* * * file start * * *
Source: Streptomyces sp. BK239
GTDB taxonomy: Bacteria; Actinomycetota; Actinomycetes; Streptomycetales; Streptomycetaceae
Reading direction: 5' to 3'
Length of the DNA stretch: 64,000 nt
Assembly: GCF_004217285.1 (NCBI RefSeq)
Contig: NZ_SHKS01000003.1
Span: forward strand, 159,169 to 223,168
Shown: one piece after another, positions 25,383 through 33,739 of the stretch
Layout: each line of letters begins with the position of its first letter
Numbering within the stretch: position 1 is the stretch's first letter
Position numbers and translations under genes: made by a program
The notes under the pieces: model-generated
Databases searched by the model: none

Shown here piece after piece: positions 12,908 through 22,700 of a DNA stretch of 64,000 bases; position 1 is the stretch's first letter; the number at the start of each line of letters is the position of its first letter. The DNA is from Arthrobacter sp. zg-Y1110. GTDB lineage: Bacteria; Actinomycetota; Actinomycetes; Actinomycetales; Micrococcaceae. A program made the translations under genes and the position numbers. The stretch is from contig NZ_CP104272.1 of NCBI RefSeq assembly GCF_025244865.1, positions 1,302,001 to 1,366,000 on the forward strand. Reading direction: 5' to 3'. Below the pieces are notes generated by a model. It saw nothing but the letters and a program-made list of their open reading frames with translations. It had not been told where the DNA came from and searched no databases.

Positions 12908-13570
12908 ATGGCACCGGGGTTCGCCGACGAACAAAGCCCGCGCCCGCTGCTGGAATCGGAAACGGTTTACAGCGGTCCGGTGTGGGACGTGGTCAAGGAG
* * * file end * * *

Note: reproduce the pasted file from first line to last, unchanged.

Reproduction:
Source: Streptomyces sp. BK239
GTDB taxonomy: Bacteria; Actinomycetota; Actinomycetes; Streptomycetales; Streptomycetaceae
Reading direction: 5' to 3'
Length of the DNA stretch: 64,000 nt
Assembly: GCF_004217285.1 (NCBI RefSeq)
Contig: NZ_SHKS01000003.1
Span: forward strand, 159,169 to 223,168
Shown: one piece after another, positions 25,383 through 33,739 of the stretch
Layout: each line of letters begins with the position of its first letter
Numbering within the stretch: position 1 is the stretch's first letter
Position numbers and translations under genes: made by a program
The notes under the pieces: model-generated
Databases searched by the model: none

Shown here piece after piece: positions 12,908 through 22,700 of a DNA stretch of 64,000 bases; position 1 is the stretch's first letter; the number at the start of each line of letters is the position of its first letter. The DNA is from Arthrobacter sp. zg-Y1110. GTDB lineage: Bacteria; Actinomycetota; Actinomycetes; Actinomycetales; Micrococcaceae. A program made the translations under genes and the position numbers. The stretch is from contig NZ_CP104272.1 of NCBI RefSeq assembly GCF_025244865.1, positions 1,302,001 to 1,366,000 on the forward strand. Reading direction: 5' to 3'. Below the pieces are notes generated by a model. It saw nothing but the letters and a program-made list of their open reading frames with translations. It had not been told where the DNA came from and searched no databases.

Positions 12908-13570
12908 ATGGCACCGGGGTTCGCCGACGAACAAAGCCCGCGCCCGCTGCTGGAATCGGAAACGGTTTACAGCGGTCCGGTGTGGGACGTGGTCAAGGAG